Listen to this article :
Electrical and electronic draughtsman, qualified heat and surface treatment worker, vehicle mechanic and electronics technician, home help, domestic help, veterinary surgeon, carpenter, roofer, setter, surveyor, car bodyworker, miner, assembly line worker, building worker, dustman, road worker, restaurant and hotel staff, nurse, doctor, delivery man, farm worker, grocer. This is a non-exhaustive list of jobs for which there are not enough competent people in France today. Trades that are absolutely essential for the very survival of the nation. In addition to this, we have more than three million unemployed, in fact not far from five.
The same gap between supply and demand can be found in all developed countries. The common-sense priority for decades has been to reduce the incentives to remain unemployed when there are jobs that correspond to one’s skills, and to organise a vast programme of training for these unemployed people in these jobs, if their initial level of qualification allows it. This has never been done. We still don’t do it. Because it is very complicated to make the progressive reduction of unemployment benefits dissuasive without being socially unjust, because there are many ways of getting around these safeguards, and because the training of the unemployed is still a disaster in French society, which has always preferred, despite some recent improvements, to train those who are already working, with money coming from companies who think they have no direct interest in training the unemployed.
Therefore, in order to fulfil many of these functions, there is no other solution than to bring in foreigners, European or not. But should we really bring in these foreigners, who will then stay, bring in their families through family reunification or as students? Should we take the risk, some say, of a foreign invasion that would make the national identity disappear?
All these subjects deserve to be put on the table, as soon as possible, to put an end to the simplistic and absurd solutions that we hear more and more without anyone seriously contradicting them:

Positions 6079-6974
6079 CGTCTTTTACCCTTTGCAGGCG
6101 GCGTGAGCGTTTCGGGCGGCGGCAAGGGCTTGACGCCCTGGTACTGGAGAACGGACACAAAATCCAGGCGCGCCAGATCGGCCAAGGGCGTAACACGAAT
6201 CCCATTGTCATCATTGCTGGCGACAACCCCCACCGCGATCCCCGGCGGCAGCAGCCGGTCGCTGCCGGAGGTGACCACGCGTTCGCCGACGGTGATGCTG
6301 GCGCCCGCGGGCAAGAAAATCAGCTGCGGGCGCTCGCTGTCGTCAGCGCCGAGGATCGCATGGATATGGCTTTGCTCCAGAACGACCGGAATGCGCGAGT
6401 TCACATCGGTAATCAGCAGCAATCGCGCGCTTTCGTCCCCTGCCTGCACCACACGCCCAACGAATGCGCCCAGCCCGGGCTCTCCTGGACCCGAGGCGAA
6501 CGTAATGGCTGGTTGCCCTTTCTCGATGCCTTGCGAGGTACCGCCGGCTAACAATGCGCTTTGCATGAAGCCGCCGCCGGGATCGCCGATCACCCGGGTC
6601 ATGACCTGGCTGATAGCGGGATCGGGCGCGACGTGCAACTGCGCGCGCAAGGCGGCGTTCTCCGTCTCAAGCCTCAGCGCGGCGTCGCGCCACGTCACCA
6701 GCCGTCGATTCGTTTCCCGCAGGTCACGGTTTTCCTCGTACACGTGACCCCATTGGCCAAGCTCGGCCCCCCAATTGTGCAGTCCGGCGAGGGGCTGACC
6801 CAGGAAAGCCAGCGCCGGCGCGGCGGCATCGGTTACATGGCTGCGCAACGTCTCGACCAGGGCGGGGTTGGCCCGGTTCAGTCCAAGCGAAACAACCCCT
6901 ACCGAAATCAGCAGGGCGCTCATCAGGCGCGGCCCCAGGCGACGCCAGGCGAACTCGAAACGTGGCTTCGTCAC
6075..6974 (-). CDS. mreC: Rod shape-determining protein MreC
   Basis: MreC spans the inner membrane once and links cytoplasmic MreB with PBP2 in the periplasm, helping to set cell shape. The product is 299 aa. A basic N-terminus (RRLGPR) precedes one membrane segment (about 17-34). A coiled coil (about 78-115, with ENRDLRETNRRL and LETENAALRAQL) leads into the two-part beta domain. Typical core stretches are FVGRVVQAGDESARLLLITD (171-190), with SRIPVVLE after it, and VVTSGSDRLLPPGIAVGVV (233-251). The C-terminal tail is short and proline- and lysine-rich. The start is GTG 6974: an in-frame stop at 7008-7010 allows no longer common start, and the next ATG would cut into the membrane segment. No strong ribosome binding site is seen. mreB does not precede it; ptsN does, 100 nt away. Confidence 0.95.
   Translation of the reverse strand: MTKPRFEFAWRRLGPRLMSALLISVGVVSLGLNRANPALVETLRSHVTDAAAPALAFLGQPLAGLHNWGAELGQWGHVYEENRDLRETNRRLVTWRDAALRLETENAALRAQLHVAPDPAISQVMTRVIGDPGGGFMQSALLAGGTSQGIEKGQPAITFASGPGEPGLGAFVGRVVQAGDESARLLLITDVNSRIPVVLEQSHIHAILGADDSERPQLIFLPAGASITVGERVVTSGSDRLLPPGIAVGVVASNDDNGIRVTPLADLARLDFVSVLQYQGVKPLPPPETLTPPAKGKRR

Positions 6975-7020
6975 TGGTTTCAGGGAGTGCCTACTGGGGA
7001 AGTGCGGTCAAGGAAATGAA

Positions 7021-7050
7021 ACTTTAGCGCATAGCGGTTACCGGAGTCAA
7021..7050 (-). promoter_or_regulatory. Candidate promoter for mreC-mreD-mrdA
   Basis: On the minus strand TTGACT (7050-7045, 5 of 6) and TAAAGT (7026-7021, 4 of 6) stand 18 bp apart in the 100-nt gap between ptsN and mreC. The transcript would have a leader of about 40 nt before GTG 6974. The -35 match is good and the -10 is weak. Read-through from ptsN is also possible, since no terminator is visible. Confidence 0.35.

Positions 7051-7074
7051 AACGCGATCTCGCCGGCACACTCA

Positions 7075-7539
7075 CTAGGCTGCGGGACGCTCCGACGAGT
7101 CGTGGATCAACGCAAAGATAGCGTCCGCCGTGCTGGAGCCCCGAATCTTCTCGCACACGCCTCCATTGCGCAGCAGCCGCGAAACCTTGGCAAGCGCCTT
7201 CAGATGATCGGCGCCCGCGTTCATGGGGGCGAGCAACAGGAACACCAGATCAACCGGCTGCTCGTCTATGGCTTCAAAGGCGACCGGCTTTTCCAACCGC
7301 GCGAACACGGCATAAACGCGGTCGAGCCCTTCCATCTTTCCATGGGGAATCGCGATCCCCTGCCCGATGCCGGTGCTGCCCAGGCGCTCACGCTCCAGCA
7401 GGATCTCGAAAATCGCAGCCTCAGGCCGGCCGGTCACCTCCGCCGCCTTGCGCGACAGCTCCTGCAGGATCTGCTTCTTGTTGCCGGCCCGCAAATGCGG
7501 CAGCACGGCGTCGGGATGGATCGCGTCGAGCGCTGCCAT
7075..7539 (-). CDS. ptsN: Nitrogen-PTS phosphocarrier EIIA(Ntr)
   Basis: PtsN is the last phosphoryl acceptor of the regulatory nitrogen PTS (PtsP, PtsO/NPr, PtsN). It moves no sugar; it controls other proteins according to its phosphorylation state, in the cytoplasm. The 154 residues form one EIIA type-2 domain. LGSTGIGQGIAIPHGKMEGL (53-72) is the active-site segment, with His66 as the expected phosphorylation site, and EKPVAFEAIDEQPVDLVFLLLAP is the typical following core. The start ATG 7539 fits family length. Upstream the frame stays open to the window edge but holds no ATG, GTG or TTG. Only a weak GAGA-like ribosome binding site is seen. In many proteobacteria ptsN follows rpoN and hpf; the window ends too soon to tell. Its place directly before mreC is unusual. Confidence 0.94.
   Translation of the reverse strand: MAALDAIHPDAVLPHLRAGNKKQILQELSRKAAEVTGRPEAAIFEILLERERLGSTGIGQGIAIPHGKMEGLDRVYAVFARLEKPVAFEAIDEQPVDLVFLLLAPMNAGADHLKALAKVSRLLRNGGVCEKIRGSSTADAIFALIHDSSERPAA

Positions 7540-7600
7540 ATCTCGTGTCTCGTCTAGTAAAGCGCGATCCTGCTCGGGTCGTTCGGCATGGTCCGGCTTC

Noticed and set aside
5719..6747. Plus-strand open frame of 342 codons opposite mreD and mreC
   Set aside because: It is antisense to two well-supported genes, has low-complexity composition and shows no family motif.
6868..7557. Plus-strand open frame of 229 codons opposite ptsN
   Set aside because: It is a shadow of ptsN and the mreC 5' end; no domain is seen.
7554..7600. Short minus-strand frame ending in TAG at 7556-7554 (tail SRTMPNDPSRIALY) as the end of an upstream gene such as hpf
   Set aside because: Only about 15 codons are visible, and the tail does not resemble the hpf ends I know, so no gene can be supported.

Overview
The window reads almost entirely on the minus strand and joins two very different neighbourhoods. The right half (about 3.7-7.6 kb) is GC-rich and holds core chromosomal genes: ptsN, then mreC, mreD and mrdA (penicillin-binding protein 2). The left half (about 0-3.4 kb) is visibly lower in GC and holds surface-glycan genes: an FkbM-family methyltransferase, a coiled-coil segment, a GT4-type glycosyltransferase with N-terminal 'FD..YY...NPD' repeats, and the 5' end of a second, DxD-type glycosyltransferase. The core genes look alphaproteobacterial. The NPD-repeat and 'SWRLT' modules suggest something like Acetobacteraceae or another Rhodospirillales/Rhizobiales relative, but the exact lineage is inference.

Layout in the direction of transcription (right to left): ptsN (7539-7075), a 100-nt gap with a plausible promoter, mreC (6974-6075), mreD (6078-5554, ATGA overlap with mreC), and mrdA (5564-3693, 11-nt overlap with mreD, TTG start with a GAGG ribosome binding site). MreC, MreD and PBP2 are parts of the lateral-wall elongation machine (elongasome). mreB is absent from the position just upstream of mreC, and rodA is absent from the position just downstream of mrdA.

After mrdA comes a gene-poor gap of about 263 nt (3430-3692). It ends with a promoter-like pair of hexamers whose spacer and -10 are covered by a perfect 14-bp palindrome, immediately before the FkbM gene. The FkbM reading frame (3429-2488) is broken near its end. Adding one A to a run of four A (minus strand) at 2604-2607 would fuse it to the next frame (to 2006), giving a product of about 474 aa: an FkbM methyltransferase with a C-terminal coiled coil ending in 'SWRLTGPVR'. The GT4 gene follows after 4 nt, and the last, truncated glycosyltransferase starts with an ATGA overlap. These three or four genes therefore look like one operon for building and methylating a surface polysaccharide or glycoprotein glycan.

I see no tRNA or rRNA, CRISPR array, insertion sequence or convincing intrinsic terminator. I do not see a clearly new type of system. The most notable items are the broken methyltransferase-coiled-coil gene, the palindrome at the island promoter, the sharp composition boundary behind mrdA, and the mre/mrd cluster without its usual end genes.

Do we want to abolish unemployment benefits because there would be stowaways who prefer to make maximum use of the social rights attached to unemployment rather than seriously look for work? No, of course not, that would be too unfair for those who really look for months, if not years, for a job at their skill level.
Do we want to welcome fewer foreign students to France? It would be the death of our influence in the world, of our commercial, cultural and political networks, and ultimately of the French-speaking world. Of course, we have to make sure that these are real students, and that we don’t take in students who are repeating their fifth first year of sociology without checking.
Do we want to ban family reunification? This right has become a sacrosanct principle of the French legal system since a decision of the Council of State in 1978, confirmed again in January 2021, based on “the right to a normal family life and the best interests of the child”. Since then, no government has ever dared to go back on this fundamental principle of law, which is now internationally recognised, and which, as early as 1978, changed the very nature of immigration, without this being clearly debated.
Do we want to welcome fewer foreign workers, to avoid family reunifications? But then we have to accept the inevitable consequences: a lower quality of services provided to consumers, more inflation, less growth, and, in the end, even more unemployment.
Do we want to accept fewer refugees, in defiance of all the international conventions we have signed?
The solution is therefore not simple and we must get away from caricatures. These are huge projects, which cannot be reduced to a few anathemas, or a few scarecrows, such as “great replacement”,
In the short term, we have no other solution than to welcome, and even to go and find, competent foreigners to fill the positions that the French of today do not want, or for which they are not competent. And to welcome their families, without whom they would not come. Of course, this must be accompanied by a very imperative integration policy, even for those who have no desire to become French; they must live in French and according to French laws for as long as they are in France, on pain of having their residence permit called into question.
In the long term, the solutions lie in a massive increase in salaries in the professions that are not filled, in a radical reform of education, to train for the jobs of the future in a way that is as high, generalist and permanent as possible; in a forced automation of tasks, to make the most automatable ones disappear, which no Frenchman, or even no Westerner, will want to do any more, at least at the current salaries; and in a completely rethought family policy, to allow women and men to want to have and to bring up enough children so that the nation can perpetuate itself.
And above all: don’t forget, finally, that the long term requires immediate action.